US curtails drone strikes on Pakistan’s request: media report
Story Code : 349151
The Post quoted a US official as saying, “That's what they asked for, and we didn't tell them no.” The newspaper said there had been a lull in such attacks since December, the longest break since 2011.
The newspaper added that the Obama administration indicated it would continue carrying out strikes on senior Al Qaeda officials if they were to become available or to thwart any immediate threat to Americans.
The Post quoted a senior Obama administration official as denying that an informal agreement had been reached, writing, “The issue of whether to negotiate with the Pakistani Taliban is entirely an internal matter for Pakistan.”
While some Pakistanis welcome drone strikes, saying they kill fewer civilians and are more effective against Taliban militants than traditional military operations, others have argued the strikes still cause civilian casualties, terrify residents and violate Pakistani sovereignty.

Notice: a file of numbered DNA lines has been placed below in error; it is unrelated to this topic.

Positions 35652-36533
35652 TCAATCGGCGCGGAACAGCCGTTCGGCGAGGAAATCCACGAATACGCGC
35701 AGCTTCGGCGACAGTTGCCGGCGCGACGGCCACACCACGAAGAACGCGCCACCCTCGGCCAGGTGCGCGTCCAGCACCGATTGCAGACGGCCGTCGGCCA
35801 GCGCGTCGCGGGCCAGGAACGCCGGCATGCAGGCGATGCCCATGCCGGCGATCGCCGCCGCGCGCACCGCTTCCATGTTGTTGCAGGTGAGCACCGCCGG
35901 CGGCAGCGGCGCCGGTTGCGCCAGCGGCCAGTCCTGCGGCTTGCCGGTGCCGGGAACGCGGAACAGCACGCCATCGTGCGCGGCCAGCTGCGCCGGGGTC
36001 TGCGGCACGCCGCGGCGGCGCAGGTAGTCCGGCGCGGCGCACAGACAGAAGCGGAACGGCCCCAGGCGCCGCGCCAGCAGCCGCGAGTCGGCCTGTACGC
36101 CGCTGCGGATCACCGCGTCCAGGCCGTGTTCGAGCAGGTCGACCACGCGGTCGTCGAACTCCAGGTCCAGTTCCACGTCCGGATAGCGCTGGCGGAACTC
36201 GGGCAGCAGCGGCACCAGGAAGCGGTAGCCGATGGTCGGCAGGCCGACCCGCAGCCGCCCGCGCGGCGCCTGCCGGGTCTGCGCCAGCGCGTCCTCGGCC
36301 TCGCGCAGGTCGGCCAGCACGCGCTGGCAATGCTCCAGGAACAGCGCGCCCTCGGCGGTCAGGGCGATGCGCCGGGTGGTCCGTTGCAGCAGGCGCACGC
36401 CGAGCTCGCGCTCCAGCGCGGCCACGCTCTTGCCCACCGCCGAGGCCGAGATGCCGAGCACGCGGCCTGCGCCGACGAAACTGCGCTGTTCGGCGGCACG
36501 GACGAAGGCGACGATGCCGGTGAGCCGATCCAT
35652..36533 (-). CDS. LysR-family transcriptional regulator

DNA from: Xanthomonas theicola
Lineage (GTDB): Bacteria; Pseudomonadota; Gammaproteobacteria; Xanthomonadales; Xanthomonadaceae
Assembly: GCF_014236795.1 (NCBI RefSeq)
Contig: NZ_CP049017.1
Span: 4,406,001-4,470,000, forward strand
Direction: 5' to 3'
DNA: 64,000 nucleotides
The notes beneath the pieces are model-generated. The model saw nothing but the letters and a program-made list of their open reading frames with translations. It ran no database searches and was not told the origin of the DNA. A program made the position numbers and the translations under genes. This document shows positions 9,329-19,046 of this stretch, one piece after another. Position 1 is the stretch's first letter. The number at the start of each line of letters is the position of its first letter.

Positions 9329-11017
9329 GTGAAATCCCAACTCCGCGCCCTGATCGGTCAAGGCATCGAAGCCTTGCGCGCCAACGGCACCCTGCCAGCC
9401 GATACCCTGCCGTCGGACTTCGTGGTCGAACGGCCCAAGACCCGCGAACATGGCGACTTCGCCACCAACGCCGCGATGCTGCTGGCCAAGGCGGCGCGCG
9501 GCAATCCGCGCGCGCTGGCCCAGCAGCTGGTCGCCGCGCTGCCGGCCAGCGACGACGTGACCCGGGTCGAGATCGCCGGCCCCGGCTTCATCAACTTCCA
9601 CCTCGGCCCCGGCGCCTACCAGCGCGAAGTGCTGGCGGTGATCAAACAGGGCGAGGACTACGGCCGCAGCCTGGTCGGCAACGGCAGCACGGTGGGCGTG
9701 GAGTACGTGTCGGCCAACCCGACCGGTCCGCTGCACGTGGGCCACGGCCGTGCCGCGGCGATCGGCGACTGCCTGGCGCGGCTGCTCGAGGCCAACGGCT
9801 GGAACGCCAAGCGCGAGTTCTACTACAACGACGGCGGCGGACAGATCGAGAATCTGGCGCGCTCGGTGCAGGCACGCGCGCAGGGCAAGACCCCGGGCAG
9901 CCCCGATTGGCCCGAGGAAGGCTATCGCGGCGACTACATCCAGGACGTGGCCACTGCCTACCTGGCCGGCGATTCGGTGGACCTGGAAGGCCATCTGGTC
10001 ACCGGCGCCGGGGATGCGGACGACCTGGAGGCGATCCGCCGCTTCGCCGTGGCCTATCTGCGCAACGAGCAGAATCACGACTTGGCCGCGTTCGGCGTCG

Prime Minister Nawaz Sharif has said he wants all drone strikes to end.
The Post noted that the current US pause came after a November strike killed Pakistani Taliban leader, Hakimullah Mehsud.
The attack took place a day after the premier's National Security and Foreign Affairs Adviser Sartaj Aziz was quoted as stressing that the United States had promised not to conduct additional drone strikes while the government would try to engage the Taliban in peace talks.
An annual study by a British-based organisation found that CIA drone strikes against militants in Pakistan killed no more than four civilians last year, the lowest number of reported civilian deaths since the drone program began in 2004.